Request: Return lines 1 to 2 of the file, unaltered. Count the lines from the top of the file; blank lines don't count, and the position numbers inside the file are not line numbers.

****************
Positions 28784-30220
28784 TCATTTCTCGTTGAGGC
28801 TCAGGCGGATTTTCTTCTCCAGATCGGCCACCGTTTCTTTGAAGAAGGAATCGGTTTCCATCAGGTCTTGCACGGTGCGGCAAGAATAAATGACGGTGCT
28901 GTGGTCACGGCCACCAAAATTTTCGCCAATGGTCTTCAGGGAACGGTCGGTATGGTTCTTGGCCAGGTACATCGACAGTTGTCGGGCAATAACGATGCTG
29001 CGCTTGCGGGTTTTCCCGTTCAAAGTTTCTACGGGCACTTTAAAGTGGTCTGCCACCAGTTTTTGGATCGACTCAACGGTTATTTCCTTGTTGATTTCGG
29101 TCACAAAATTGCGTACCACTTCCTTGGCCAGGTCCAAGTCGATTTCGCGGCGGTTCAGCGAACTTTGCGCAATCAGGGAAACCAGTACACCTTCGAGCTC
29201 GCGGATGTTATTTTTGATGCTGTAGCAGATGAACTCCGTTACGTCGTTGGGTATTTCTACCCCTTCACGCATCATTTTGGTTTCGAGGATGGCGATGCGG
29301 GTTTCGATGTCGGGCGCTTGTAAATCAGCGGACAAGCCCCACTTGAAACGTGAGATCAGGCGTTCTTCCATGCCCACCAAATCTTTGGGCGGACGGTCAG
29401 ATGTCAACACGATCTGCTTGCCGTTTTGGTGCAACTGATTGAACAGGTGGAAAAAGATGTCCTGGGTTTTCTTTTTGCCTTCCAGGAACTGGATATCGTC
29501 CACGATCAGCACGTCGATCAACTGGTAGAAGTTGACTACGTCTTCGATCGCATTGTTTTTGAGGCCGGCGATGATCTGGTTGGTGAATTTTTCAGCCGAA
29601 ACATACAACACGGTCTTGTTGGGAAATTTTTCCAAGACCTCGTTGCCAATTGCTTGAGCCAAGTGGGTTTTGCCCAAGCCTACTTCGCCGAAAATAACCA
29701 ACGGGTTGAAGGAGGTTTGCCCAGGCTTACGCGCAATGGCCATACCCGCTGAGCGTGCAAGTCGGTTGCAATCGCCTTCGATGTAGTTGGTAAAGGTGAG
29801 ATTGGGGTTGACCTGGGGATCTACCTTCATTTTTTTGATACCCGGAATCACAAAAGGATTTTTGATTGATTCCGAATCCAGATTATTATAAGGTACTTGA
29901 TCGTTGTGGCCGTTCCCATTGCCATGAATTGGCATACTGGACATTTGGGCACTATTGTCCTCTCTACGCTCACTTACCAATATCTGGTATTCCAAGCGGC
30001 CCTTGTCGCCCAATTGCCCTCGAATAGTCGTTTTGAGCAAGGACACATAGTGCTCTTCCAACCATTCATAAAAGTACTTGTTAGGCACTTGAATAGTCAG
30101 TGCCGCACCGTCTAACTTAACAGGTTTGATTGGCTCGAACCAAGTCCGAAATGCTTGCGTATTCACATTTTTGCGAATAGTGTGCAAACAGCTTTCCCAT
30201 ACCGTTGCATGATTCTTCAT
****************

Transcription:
Positions 28784-30220
28784 TCATTTCTCGTTGAGGC